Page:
Thursday, 20 February 2014

Sierra de Grazalema, the Simacón and the Reloj

The Sierra de Grazalema was the first natural park in Andalucia, now a UNESCO Biosphere reserve. It is a highly protected, very special place. The area offers spectacular landscapes full of rugged mountain peaks and gorges. Due to its annual high amount of rainfall it has an amazing variety of plants, including a special type of fir that is a ‘leftover’ from the prehistoric ages. It also has an impressive black vulture colony.

The area is so protected that you have to apply for a permission to walk on some of its hiking routes (these can be obtained from the El Bosque Information Office). In some crucial months of the year hiking is not even permitted. Luckily we went late in the year and found a lovely route which took us up to two peaks, to the Simacón and to the Reloj.

The hike started with a nice ascent through a pine forest with huge pine trees. We quickly gained height and had lunch in a lovely spot overlooking the valley.

As we continued our walk we came across this heard of wild deer which seemed quite tamed and did not run away even when we walked relatively close to them.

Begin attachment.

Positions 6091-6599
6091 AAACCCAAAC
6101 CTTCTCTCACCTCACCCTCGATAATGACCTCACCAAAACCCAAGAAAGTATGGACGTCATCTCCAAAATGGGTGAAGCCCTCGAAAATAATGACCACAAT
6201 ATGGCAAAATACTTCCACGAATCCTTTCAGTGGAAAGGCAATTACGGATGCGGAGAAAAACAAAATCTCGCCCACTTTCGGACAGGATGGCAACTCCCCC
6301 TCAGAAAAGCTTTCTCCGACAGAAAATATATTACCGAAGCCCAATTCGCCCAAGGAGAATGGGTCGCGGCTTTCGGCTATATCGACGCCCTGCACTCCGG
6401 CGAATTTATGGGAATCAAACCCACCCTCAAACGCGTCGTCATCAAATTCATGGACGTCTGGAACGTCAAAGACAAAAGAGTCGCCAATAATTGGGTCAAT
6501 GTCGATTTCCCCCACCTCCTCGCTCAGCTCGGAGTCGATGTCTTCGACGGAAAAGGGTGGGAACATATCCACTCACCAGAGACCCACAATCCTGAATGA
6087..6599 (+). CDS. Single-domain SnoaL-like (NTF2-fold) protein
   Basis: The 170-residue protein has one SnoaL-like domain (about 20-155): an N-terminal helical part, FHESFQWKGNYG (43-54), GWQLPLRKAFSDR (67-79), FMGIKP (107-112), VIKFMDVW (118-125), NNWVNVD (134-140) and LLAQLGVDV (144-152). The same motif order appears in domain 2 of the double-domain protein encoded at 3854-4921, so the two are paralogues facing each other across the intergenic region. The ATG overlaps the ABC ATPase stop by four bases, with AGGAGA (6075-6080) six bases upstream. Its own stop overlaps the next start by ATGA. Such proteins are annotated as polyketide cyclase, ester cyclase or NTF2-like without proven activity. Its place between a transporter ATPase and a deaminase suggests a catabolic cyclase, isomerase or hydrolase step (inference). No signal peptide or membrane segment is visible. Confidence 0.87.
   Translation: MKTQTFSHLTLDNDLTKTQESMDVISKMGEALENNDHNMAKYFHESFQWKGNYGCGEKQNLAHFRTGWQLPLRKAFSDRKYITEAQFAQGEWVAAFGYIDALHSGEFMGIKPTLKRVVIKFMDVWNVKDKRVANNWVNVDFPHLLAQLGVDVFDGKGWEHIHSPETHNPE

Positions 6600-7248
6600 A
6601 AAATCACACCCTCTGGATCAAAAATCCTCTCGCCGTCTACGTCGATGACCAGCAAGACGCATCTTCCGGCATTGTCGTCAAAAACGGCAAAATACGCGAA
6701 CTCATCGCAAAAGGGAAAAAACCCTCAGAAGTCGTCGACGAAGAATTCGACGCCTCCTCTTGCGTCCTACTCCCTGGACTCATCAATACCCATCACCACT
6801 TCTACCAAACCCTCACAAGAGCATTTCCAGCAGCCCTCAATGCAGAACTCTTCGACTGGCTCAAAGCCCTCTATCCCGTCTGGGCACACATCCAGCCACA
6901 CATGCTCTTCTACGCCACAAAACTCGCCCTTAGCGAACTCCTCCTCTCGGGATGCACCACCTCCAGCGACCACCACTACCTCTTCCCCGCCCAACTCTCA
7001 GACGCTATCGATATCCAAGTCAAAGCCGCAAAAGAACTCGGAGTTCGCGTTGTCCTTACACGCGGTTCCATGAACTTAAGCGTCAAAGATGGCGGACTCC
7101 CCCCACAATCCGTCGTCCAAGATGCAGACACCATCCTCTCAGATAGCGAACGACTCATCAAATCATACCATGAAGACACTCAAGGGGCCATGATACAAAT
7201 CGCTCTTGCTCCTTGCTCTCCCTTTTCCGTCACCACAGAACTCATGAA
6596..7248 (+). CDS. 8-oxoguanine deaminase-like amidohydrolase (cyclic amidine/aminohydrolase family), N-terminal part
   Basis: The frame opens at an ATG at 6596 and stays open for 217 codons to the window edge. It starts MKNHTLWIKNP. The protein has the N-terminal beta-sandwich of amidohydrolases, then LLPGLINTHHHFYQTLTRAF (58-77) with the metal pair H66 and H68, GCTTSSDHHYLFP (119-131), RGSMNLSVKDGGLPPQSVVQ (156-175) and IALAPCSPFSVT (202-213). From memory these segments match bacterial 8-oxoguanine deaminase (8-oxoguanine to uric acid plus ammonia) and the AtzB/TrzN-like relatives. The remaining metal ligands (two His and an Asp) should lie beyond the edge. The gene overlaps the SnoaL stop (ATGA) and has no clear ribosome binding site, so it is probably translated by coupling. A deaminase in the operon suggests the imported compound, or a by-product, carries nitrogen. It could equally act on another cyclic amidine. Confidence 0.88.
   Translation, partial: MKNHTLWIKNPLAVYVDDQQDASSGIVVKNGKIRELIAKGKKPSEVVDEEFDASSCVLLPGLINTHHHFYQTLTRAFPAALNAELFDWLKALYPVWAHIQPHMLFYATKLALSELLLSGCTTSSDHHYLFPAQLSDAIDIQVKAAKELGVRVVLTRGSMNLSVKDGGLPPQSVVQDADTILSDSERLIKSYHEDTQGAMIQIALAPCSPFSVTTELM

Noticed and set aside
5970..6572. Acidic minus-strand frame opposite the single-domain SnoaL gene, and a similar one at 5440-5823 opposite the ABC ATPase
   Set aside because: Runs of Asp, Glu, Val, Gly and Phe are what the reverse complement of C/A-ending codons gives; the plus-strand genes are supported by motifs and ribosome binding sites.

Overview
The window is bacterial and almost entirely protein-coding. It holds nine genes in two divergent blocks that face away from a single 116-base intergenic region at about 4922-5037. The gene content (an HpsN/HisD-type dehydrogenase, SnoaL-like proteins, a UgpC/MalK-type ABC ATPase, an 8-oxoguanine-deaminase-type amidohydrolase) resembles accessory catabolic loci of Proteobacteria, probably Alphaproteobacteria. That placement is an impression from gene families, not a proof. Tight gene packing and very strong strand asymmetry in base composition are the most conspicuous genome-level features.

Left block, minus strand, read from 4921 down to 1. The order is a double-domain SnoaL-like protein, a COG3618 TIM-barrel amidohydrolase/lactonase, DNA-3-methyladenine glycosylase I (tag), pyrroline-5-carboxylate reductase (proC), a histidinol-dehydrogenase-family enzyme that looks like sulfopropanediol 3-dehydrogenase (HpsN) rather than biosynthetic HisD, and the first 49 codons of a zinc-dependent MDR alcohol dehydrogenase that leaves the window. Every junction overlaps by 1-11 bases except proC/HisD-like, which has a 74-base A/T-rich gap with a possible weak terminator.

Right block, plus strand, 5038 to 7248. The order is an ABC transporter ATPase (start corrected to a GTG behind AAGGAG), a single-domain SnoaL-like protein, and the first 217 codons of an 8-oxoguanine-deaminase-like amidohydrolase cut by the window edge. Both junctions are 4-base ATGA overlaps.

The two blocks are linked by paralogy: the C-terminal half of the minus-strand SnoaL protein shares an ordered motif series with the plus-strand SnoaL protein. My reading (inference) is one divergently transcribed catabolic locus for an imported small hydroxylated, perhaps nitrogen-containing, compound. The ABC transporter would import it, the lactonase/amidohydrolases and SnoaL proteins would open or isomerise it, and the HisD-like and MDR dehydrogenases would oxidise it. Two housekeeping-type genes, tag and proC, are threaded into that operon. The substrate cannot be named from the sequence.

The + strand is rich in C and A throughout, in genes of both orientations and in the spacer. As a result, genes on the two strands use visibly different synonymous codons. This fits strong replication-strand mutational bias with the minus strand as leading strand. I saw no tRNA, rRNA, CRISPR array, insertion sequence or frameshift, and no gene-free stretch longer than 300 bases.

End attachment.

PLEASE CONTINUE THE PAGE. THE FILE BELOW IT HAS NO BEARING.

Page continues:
Then we got to Simacón. The description of the hike did talk about scrambling but we always take these warnings with a pinch of salt, we are in Andalucia, after all. This time however it seemed to be true and we made our way up to the top. The view was amazing, as always.

Curiously we noticed that area was full of ladybirds! It seemed that there was a ladybird party up there.

Then came the hardest part of the hike. To be able to get from the peak of Simarcón to the Reloj we had to go over a treacherous bit where the limestone was shaped by the wind and the rain. It looked amazing but we really had to be careful about where we put our feet. It was mentally exhausting to get through this bit.

On the top of Reloj. We could even spot Ronda from there!

The route was only about 13km long but we found it very tiring due to the difficulties between the two peaks.

This area is the first one where the marking of the routes is seriously lacking. Luckily we were up high so we were able to see where we have to go and our smartphone map again proved to be useful. I would definitely advise taking a map though as the different routes often criss-cross and it’s hard to find the right one.  

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